About database encoding

It is possible to have files in your repository whose names differ only in case, e.g. Foo.java and foo.java. Hence, your database will need to use rules for comparing string values which recognize that upper and lower case letters are different, that is, the database should use 'case sensitive collation'.

If your database was originally configured to use case-insensitive and/or non-UTF8 collation, FishEye will display the following message at the bottom of your screen:

"Your database is not using a case sensitive UTF8 encoding for character fields."

The following sections provide instructions for changing your database collation for each database type supported by FishEye and Crucible.

On this page:

MySQL

Please take a backup of your database before changing its collation.

 

To change your collation to utf8_bin you need to change your database's default collation, but as this only affects newly created tables you will also need to change the collation on the table for which case sensitivity is critical.

Change your database's collation

Use the ALTER DATABASE command, as follows:

alter database character set utf8 collate utf8_bin;

Change collation for the CRU_STORED_PATH table

Use the ALTER TABLE command, as follows:

alter table cru_stored_path convert to character set utf8 collate utf8_bin;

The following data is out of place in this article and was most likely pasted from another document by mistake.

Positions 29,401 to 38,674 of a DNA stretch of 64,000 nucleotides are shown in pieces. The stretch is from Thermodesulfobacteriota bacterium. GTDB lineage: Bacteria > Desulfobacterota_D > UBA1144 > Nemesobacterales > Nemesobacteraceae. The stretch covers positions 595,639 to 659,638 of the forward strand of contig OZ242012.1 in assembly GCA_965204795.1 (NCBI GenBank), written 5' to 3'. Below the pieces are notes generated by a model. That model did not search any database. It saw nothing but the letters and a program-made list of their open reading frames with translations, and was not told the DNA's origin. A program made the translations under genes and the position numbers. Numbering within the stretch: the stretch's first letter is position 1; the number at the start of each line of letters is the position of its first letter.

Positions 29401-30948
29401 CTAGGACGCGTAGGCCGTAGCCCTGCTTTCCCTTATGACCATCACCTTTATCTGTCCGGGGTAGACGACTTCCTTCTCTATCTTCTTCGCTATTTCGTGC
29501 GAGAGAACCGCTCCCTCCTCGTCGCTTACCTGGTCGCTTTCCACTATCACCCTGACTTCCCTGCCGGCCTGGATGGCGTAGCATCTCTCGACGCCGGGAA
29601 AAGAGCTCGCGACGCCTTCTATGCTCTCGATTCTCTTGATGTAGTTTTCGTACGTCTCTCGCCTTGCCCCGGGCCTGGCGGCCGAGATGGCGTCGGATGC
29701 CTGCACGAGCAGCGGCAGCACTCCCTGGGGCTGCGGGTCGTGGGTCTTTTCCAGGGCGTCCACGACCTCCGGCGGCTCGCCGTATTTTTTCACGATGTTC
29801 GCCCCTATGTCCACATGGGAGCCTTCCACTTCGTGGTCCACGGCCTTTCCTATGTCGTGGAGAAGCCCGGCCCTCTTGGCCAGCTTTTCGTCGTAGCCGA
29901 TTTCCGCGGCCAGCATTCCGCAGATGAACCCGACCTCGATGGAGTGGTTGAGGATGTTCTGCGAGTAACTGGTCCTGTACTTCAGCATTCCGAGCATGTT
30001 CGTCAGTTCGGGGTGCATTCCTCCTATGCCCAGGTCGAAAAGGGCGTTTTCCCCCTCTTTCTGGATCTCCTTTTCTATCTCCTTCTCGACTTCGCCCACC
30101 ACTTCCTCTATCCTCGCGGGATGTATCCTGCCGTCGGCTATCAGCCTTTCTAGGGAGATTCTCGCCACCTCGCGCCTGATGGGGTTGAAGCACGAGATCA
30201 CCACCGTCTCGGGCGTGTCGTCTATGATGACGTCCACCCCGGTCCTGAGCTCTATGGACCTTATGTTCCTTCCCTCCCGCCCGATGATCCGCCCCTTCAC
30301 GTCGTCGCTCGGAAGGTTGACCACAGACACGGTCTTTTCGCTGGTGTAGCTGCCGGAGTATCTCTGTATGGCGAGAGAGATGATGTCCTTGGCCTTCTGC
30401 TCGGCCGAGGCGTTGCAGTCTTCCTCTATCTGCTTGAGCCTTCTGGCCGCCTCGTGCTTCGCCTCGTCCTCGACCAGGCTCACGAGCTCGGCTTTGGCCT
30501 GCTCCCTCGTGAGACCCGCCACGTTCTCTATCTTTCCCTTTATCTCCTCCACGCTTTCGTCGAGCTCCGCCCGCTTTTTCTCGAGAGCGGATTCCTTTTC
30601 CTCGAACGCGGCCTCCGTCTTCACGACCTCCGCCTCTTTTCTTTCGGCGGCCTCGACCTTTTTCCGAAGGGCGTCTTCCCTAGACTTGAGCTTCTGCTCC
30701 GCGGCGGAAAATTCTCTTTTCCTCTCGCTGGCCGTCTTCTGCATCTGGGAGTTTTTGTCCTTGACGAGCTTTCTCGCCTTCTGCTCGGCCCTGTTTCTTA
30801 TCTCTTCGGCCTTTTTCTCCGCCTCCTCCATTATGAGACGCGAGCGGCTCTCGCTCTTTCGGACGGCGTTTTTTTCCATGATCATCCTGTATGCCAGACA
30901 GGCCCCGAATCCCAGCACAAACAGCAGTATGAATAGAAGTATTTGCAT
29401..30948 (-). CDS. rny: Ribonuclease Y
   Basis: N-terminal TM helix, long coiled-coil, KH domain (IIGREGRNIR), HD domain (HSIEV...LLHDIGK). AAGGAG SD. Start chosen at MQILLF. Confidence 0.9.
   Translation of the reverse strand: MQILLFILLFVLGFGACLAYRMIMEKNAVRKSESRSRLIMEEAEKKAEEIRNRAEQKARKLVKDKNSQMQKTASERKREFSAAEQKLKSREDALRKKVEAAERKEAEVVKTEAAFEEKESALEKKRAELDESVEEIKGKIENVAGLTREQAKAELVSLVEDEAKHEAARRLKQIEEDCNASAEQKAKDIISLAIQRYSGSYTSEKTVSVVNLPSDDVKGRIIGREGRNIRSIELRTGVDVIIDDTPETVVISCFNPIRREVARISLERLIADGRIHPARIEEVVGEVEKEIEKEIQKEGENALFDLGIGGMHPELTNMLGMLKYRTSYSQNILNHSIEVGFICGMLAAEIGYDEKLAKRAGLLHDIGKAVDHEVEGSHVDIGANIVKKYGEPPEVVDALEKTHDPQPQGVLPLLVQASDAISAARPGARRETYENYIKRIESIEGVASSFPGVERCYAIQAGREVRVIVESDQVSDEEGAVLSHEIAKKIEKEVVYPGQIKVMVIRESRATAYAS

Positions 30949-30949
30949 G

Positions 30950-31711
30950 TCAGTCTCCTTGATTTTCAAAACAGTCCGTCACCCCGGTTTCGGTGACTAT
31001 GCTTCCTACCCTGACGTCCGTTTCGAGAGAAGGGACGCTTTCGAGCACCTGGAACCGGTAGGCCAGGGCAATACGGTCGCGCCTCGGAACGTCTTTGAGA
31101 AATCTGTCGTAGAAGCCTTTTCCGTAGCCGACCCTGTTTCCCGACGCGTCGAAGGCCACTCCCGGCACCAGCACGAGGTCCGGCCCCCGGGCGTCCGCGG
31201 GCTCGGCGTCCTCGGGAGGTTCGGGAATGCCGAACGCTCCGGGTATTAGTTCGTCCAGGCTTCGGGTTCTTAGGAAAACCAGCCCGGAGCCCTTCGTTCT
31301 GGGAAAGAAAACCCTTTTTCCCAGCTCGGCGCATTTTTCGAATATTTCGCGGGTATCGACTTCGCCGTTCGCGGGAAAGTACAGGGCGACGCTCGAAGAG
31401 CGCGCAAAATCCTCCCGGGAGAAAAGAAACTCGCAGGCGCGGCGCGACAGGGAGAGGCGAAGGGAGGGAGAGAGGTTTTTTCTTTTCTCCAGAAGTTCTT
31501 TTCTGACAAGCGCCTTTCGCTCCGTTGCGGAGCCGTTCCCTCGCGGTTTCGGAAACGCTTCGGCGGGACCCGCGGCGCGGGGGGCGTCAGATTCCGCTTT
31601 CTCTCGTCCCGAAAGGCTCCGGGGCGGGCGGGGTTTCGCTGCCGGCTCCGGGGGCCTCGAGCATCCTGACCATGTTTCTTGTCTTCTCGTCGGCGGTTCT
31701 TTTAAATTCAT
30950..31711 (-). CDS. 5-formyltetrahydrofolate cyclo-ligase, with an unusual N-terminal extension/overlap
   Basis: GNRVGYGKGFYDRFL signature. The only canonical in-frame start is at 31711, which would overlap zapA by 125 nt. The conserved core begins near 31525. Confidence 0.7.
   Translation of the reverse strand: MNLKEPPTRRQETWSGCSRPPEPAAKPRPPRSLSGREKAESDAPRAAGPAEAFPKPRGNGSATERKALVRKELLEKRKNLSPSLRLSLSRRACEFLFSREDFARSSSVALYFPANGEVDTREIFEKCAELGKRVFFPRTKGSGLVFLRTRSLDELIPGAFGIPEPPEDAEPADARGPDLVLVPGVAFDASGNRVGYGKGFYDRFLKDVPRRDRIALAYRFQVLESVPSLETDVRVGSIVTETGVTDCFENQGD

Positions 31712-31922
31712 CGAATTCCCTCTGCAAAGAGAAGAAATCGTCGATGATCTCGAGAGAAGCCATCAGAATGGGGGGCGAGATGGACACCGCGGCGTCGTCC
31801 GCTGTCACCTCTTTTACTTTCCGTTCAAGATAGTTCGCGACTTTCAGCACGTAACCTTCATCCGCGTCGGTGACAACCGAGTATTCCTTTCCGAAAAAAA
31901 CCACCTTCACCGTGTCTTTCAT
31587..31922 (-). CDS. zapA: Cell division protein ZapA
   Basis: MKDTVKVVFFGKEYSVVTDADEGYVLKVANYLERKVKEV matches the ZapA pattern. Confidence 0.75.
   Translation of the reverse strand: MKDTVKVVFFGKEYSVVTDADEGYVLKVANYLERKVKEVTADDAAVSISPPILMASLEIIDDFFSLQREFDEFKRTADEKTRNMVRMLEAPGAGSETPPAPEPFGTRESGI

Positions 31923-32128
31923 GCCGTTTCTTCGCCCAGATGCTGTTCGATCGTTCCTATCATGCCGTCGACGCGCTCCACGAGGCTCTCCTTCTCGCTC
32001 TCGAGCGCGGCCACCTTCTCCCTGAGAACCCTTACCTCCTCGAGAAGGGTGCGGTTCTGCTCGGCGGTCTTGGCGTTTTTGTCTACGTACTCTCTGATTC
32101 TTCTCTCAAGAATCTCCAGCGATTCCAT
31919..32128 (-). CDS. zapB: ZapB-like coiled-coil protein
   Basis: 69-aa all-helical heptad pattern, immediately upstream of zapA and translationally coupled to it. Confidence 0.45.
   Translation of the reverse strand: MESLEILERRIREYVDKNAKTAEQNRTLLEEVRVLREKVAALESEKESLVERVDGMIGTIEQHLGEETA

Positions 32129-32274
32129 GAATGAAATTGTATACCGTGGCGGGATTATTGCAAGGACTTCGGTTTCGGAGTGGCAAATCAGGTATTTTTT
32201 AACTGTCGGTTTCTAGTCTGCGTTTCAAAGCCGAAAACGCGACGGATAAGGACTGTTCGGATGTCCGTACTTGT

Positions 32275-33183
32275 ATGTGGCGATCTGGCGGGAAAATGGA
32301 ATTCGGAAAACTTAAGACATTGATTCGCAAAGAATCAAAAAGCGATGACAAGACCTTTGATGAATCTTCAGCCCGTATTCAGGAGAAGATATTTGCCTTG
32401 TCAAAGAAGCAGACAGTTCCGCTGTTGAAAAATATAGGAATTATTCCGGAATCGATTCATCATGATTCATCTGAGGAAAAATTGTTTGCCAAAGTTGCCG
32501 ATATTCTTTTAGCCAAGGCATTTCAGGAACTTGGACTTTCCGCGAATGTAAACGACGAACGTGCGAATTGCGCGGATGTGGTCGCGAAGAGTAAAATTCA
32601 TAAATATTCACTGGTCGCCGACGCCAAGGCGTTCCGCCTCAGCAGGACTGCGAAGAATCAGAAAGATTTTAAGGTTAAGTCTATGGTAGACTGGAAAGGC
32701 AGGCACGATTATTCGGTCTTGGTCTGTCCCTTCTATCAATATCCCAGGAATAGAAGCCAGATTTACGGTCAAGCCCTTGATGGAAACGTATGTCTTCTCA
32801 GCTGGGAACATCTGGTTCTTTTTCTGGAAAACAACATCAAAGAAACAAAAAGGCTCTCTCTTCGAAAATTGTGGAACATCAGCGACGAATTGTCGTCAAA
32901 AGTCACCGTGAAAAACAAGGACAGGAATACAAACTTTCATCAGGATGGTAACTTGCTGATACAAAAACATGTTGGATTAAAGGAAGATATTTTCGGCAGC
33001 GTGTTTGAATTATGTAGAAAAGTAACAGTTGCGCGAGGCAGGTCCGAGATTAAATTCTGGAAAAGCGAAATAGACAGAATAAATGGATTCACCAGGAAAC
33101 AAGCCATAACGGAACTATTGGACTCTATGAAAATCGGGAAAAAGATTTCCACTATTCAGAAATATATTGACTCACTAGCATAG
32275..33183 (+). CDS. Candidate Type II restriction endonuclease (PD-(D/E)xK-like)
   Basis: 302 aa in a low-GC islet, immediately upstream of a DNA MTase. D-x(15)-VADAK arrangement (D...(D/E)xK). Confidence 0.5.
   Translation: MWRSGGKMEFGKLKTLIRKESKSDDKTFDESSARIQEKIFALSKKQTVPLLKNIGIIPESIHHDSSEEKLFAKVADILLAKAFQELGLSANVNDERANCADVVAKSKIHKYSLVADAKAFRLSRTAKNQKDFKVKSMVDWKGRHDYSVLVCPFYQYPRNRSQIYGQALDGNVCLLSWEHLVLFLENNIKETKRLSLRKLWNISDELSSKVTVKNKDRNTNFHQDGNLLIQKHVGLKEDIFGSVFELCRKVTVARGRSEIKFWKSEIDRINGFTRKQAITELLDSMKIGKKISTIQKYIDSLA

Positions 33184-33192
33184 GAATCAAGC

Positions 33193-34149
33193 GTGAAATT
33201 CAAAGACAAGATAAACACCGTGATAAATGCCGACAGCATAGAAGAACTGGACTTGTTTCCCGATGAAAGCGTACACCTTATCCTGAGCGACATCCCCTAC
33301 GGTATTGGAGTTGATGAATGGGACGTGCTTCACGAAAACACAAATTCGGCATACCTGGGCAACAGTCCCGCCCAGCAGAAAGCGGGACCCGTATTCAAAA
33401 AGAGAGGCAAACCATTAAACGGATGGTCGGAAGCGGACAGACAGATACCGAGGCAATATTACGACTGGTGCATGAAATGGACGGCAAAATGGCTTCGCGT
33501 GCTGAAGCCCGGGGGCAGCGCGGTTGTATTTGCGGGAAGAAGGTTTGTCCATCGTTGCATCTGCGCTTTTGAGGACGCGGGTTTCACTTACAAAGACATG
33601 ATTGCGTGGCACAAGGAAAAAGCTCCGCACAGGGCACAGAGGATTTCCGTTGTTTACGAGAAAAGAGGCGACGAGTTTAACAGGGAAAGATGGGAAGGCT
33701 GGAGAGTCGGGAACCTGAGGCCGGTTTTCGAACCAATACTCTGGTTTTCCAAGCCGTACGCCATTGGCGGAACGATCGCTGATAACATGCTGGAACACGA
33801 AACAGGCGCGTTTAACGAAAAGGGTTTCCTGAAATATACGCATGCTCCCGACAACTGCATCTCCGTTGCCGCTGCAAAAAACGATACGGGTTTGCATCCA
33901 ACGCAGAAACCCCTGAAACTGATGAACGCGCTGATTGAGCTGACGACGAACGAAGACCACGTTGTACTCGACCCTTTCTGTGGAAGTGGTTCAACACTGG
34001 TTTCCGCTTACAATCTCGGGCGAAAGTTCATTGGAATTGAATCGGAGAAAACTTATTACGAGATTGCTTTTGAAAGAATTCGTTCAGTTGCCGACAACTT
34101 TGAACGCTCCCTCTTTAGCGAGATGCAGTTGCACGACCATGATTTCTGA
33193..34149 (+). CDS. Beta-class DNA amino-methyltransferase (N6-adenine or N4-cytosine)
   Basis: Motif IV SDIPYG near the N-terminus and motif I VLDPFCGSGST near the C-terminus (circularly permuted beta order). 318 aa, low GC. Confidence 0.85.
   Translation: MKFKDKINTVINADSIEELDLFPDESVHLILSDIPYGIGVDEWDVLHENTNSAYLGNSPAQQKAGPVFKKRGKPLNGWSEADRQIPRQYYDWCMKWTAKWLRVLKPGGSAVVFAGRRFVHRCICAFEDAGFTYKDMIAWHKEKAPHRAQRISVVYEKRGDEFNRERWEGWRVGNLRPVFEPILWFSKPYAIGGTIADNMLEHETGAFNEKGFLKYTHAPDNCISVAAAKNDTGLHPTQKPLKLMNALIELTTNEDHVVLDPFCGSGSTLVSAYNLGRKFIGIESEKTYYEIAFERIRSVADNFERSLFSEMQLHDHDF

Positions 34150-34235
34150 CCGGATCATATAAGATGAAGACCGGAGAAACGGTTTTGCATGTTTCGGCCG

Oracle

Oracle collation encoding must be configured when installing the database server. It cannot be configured on a per database level. When installing Oracle, you should select the AL32UTF8 encoding.

PostgreSQL

Please take a backup of your database before changing its collation.

 

If you have created your PostgreSQL database with the incorrect encoding, you will need to dump your database, drop it, create a new database with the correct encoding and reload your data.

You can do this using the standard database migration procedure – instead of migrating from HSQLDB to PostgreSQL, you migrate from a PostgreSQL database with the incorrect encoding to one created with the correct encoding.

SQL Server

Please take a backup of your database before changing its collation.

 

Unfortunately, changing the database collation for an existing SQL Server database (even using the ALTER DATABASE ... COLLATE... statement) does not change the collation for existing objects stored in the database. See http://blogs.msdn.com/b/qingsongyao/archive/2011/04/04/do-not-alter-database-collation-in-your-server.aspx for an explanation of this.

The recommended route for changing the collation for SQL Server is to migrate to a new database that has the correct collation configuration. You can do this using the standard database migration procedure – instead of migrating from HSQLDB to SQL Server, you migrate from a SQL Server database with the incorrect collation to one created with the correct collation.

The correct collation to use when you create the new SQL Server database is Latin1_General_CS_AS.

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